Eleonora Detmers Lives the Pelabuhan Ratu Cowabunga
Eleonora Detmers, often called Nora, has never looked back since moving to Indonesia in 1976. Nora even admitted she’s not been homesick because to her, packing up her bags to go home would mean a period of unwilling adjustment to put herself through.
Born in the Netherlands to a Catholic family, Nora finished her studies at the Academy of Modern Arts, focussing on painting. Wishing to support her life completely and reflecting her strong characteristic of being an independent woman even until now, Nora gleefully started working at a travel agency in Amsterdam.
“I started learning the Indonesian language and knew a lot of Indonesian students because my boyfriend at the time was Indonesian. We got married and had our first son, Bucek Depp. After a while, my husband told me he wanted to move back to Indonesia; he believed his future was brighter at home,” Nora reflected.
Nora had visited Jakarta a couple of times prior to her family’s big move. She successfully ran her travel agency, Eurasia Wisata, until a year later when a series of policy steps in the economic sector known as KNOP-15 1978 hit, and resulted in major debts for her business. Despite having to sell it, Nora kept driving herself, working in major companies for many years in Jakarta. Then, she welcomed her second son, Fathir Muchtar.
“I found it more comfortable working in a big company than having my own company – fewer headaches,” she revealed.
She worked as the office manager at an international law consultant, then as the service manager at Citibank Indonesia and, finally, the service director. “I got very tired of it eventually, so I resigned without having a career plan B,” she said.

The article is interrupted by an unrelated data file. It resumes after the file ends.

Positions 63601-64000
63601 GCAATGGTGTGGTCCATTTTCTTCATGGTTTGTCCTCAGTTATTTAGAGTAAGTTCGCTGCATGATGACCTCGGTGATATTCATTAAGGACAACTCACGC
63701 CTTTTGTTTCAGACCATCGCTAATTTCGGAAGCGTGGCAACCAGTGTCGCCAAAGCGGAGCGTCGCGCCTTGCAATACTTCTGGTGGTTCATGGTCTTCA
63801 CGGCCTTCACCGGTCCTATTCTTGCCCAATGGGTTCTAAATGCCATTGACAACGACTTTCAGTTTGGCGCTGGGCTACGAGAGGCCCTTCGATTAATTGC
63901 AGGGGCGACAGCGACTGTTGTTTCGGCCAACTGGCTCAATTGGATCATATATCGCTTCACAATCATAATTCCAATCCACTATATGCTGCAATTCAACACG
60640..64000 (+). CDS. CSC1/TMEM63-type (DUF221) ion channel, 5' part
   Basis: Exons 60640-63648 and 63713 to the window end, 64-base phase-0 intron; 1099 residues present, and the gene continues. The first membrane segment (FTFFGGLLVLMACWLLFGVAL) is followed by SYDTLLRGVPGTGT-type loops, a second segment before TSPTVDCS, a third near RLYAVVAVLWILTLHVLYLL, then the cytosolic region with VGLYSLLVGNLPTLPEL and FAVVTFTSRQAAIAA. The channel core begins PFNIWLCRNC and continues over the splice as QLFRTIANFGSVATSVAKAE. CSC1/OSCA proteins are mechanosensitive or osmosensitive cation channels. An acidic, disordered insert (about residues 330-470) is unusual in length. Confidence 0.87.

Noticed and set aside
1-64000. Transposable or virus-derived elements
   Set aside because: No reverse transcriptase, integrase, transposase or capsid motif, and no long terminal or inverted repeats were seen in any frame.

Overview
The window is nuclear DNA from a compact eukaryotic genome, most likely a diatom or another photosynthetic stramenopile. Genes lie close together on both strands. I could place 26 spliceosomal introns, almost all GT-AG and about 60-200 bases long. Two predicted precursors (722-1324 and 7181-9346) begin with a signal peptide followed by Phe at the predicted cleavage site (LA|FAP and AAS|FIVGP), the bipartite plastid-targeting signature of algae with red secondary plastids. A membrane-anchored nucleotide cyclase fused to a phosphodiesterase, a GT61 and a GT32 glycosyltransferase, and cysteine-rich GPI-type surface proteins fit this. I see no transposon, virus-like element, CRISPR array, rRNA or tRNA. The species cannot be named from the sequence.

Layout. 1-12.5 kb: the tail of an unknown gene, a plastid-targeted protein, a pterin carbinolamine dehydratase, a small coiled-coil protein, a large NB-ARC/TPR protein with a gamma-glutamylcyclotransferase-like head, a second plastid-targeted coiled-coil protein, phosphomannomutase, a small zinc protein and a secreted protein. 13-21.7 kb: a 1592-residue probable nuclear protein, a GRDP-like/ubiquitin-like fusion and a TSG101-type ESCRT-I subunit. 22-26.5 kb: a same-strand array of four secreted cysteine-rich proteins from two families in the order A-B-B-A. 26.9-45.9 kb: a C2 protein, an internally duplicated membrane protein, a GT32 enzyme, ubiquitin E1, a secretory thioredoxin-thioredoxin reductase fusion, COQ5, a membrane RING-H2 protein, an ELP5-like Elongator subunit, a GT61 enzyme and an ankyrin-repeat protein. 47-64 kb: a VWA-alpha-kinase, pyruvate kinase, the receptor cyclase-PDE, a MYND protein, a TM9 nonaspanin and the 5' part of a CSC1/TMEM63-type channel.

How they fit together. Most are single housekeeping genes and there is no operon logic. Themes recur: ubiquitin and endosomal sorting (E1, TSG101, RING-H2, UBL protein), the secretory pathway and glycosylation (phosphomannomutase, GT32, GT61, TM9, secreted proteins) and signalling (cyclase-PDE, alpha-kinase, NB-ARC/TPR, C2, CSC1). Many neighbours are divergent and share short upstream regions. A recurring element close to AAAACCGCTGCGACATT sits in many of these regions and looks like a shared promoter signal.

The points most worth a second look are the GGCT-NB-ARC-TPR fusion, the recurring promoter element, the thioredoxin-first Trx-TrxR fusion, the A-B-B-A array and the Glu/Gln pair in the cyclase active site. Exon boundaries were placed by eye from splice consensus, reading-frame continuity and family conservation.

A job offer at a brand-new hotel in Pelabuhan Ratu emerged. Reluctant to accept and move there at first, “It was too good to say no to,” considering how she was only required to be there on the weekends and that her family could tag along.
“Pelabuhan Ratu is a very good place to spend your weekend; it’s not far from Jakarta. I was very impressed with my first visit to Pelabuhan Ratu in 1969. There’s a beautiful coast with multiple beaches and a mountain that’s very green, even during the dry season. I come from the Netherlands after all; I like seeing green meadows in front of me,” she said.
“In 1997, I started my endeavour in the hotel industry,” she recalled. Gaining sufficient hotel experience next led her to open her own hotel, Cimaja Square, 13 years ago. “I found a beautiful piece of land not on the beach, but in the middle of a rice paddy,” she noted.
She then went to the local mayor, expressing her desire to buy land to open a hotel. She bought it and fulfilled the mayor’s only wish: hire many Cimaja locals to work there.
Cimaja is a small village on the coast of Pelabuhan Ratu. It wasn’t too popular 15 years ago, but people started surfing and it became a surfing hotspot. Nora describes Pelabuhan Ratu as a world-class surf spot, attracting big-time surfer names from abroad. Even better, many beaches along the coast are perfect for swimming and other water sports activities.
As a down-to-earth hotel and restaurant equipped with a traditional design suitable to bat away fatigue on the weekends, she was inspired by her time in the Netherlands where people would gather at a “square”, an area where everybody meets each other.
Tripadvisor lists Cimaja Square as the number one restaurant and is said to have the best pizza in Pelabuhan Ratu. Nora said that probably 10 years ago, there was no other restaurant in the area, so it was easy to be number one. There aren’t many other contenders now, either.
No matter the rankings, Nora truly believes it depends on the guests’ preferences. The other option, as Nora explained, is more of a bar ideal for nightlife, whereas Cimaja Square isn’t – it’s a getaway to having a nice Western or Indonesian meal and to relax amid the captivating nature until 9pm. It’s one of the places for expats to find comfort with good meals and cold beers, superb after a long day of surfing.
“My market was 80 percent surfers, so they didn’t want to do anything else besides surfing. It’s an easy clientele. They want to have a good bed, a plate of food, and a good surf,” Nora explained. “I can recommend surfers spending two to three weeks to have a well-spent surfing escapade here. Weekenders are absolutely welcome too. Pelabuhan Ratu is a pleasant place to relax and be lazy while snacking and overlooking the rice paddy field.”